Dear members and friends,
As I get older, I become more appreciative of Scotland’s changeable weather and seasonal variations. Andalucía may enjoy 300 plus days of annual sunshine – but it doesn’t get much else. I would miss the vigour and drama of ‘real’ weather – the impact of raw elements – the constant shifting of light – between wind and rain and sun; sometimes all in one day. I even enjoyed the recent white-out – except that it’s gone on too long – and now our hamlet is left with a layer of compacted ice – treacherous underfoot.
There are only four other households at our bit – three of which have dogs. Relationships are cordial, but Robin has an elderly black Labrador which he allows out, to deposit its ‘business’ wherever. A while ago, I braced myself to confront him about this, and though he took it well, the ‘poop scoop’ issue has not gone away – an uneasiness between us. On Tuesday – right outside my front door – my feet go from under me and I land flat on my back – whack. I lie for a bit – dazed – assessing the damage – and then Robin is kneeling beside me – concerned- saying he saw me go down – asking if I feel any pain. He couldn’t have been kinder, gentler – turns out to be a lovely guy – so now we’re pals – flash warm smiles across the green.
This is the final Senscot bulletin till after the new year – so be careful out there – especially if you’re going to be around your family (just joking). Have a great holiday – and please be kind to any OAP’s you see down on the ice.
Given its avowed belief in independence, the SNP administration’s lukewarm commitment to community empowerment has been disappointing. They missed an opportunity to upstage the Scottish Labour Party which remains stuck in municipalist dogma and simply won’t budge. But Nicola Sturgeon (who one senses is at the heart of SNP policy development) made an important speech last week in which she said that supporting local people to improve their communities – "is a theme that will resonate throughout the SNP’s programme for a second term in govt". If she really means this, she will instruct officials to prepare an action plan for the development of Scotland’s Community Sector – for so long the poor relation in our world.
In 1970, I trained as a community worker at Moray House – spent 30 years working in Scotland’s housing estates – loved it. It saddens me that the profession, I was proud to belong to, allowed itself to be co-opted by the state – and lost its sense of what it’s for. This displacement is evidenced by yet another ‘review’ from the English Community Development Foundation – wondering where to go next. Their document calls for another review (I’m not kidding!). Community work needs to lose its academic associations – get back to its roots – alongside local people – challenging the state. https://senscot.net/?viewid=10496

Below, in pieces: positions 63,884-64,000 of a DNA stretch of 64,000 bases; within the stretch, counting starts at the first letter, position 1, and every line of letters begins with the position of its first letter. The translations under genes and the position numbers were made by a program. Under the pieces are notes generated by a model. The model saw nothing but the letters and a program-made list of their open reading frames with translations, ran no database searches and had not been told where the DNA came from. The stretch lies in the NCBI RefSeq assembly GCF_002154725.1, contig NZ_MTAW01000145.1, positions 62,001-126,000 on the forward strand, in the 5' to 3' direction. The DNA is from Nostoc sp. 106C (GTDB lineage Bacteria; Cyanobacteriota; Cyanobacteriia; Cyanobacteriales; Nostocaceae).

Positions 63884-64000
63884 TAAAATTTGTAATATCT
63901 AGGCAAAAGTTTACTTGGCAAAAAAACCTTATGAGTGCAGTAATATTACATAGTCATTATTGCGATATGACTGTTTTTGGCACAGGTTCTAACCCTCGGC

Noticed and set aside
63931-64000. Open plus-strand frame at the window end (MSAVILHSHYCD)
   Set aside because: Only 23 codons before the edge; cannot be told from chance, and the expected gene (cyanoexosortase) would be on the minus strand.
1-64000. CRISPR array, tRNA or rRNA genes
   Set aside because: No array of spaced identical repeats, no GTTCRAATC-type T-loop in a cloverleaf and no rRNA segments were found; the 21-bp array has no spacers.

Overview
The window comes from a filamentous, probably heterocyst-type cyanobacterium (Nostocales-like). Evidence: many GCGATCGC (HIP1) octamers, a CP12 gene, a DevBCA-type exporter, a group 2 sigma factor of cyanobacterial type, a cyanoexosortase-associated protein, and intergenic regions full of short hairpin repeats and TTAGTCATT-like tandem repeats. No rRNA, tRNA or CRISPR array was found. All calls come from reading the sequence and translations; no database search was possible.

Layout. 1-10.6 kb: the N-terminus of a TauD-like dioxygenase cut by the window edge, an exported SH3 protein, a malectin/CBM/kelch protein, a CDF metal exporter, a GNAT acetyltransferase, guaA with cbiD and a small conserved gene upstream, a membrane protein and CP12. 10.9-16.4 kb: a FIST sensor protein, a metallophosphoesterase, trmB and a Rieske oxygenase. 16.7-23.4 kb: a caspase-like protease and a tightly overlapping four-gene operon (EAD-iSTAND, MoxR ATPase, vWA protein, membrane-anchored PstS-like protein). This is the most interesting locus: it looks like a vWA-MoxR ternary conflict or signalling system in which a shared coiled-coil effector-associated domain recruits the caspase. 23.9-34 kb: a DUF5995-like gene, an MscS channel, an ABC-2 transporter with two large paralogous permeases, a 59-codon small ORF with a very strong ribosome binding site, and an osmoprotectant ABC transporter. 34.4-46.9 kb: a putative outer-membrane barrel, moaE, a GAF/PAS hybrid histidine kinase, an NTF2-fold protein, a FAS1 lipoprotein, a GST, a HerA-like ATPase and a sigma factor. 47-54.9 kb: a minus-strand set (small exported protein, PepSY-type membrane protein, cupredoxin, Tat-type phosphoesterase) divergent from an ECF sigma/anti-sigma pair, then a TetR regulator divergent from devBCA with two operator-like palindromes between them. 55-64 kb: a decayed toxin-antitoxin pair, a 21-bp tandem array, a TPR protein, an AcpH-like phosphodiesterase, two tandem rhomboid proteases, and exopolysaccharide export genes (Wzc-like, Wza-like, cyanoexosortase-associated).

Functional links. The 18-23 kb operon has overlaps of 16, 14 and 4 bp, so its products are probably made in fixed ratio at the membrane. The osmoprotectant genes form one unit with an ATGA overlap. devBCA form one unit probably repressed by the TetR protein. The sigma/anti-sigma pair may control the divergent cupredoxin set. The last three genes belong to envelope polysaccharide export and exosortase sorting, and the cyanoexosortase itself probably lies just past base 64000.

Sturgeon in her speech made specific reference to the benefits of passing under used public assets to community ownership. There is not enough understanding that this is only possible where there is a community owned organisation with the confidence and competence to manage such assets. Specifically this week, Margo MacDonald has raised this issue in relation to Dalry baths in Edinburgh which the Council wants to close. This is what LPL and Senscot have been banging on about for years – the single most important determinant of empowerment for a community is the existence of an anchor organisation – a Development Trust or Housing Association or whatever – locally owned – capable of ‘doing the business’. https://senscot.net/?viewid=10491
I went along to the Big Lottery seminar at Atlantic Quay yesterday – a briefing about the new Jessica programme. Consortia have only got till 31st Jan to choose partners and submit their vision. It’ll be interesting to see who links up with whom. https://senscot.net/?viewid=10465
NOTICES: We can’t flag all notices here, but more jobs, events and tenders available on our website. See http://www.senscot.net/jobsevents.php . This week:
JOBS: Outside the Box Development Support, GIFT, The Knoydart Community, Equal Say, The Big Issue in Scotland, Rosemount Lifelong Learning, Forth Environment Link, Young Peoples Futures
EVENTS: Burns Supper, 15 Jan; Tender writing training, 30 Jan; Whose Economy? the third in a series of four seminars, 17 Feb; Climate Change Effective Communication, 17 Feb;